Challenging formal traditions
Shivkumar criticises architects’ inability to deal with the complexities of informal communities where 65% of the population now lives. He shows how there is a movement towards the marginalisation and removal of the informal to the periphery. “If we are dealing with the architecture of Mumbai, then informal architecture is an important aspect to the overall architectural aesthetic of the city. It is important to rethink architecture for a contemporary India,” he asserts.
The Dharavi slum is one such case in point. Situated in the heart of the city of Mumbai, Dharavi is one of the five largest slums in Mumbai with a population of over 1 million people. The population stems from the city’s expensive home rentals, the highest in the world. Instead, Dharavi provides affordable housing from as low as US$4 per month.
In late 2005, when parts of the city were being handed over to private companies to develop land in Mumbai, Dharavi was divided into five sections and a call was put out to international developers. As an undeveloped prime property hot spot, investors such as Lehman Brothers and Singapore’s Capitaland Ltd were quick to propose plans. Many of the plans put forward were aimed at creating glittering resorts, completely relocating the residents instead of creating a better living space. “The redevelopments didn’t cater to the complexity of the Dharavi community,” protests Shivkumar, clearly frustrated. “It is a community of many different languages groups and many different kinds of work. It is like an entire city.”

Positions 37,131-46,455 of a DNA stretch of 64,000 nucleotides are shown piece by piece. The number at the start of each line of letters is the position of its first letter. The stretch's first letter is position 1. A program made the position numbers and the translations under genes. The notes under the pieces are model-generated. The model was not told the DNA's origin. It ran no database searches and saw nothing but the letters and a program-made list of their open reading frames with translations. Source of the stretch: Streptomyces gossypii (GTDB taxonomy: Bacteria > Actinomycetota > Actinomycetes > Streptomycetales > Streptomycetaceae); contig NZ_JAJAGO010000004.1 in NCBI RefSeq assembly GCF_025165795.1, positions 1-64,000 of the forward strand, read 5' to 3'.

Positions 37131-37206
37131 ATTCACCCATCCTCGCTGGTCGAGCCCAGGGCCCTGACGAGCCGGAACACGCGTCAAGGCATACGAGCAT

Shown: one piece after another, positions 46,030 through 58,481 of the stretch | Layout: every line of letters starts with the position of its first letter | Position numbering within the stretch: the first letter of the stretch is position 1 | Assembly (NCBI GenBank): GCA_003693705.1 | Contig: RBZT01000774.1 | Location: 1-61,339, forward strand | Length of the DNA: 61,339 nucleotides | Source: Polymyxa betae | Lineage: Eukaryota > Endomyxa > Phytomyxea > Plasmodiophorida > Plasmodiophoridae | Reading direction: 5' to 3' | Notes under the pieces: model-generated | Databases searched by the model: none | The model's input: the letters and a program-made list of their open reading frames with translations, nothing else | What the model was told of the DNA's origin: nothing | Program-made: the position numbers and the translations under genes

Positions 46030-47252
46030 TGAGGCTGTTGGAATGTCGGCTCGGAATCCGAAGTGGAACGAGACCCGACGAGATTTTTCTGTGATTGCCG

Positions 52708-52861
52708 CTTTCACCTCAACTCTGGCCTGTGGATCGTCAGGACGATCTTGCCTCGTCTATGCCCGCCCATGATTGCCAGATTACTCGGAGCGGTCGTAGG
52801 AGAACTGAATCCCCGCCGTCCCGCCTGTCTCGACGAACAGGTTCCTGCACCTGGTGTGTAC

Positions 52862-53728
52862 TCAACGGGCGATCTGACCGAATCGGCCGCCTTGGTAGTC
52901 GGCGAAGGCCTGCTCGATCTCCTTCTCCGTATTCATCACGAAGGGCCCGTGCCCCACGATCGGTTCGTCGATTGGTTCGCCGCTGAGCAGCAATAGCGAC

However, the 2008 economic crisis left many developers bankrupt, giving Shivkumar and his school a chance to find alternative solutions to the problem that would’ve eventually seen many inhabitants without homes. Together with fourth-year and graduate students, Shivkumar decided it wasn’t enough to just know about the slum, it was necessary to understand the community that lived there.
Mapping the informal
By going into Dharavi and engaging with the inhabitants, the students were able to see, some for the first time, the dire conditions many were living in. But they also discovered the intricate groups of networks between the 5 000 businesses and 15 000 single-room factories. Techniques that people used to build their homes, as well as informal systems of how they lived and how the community functioned, were discovered.
“Very often, these people come up with solutions to deal with spatial issues. Theirs is an architecture being assembled out of the material of everyday life,” the architectural activist exclaims. “But architects are unable to understand these informal systems and therefore deny that they even exist.”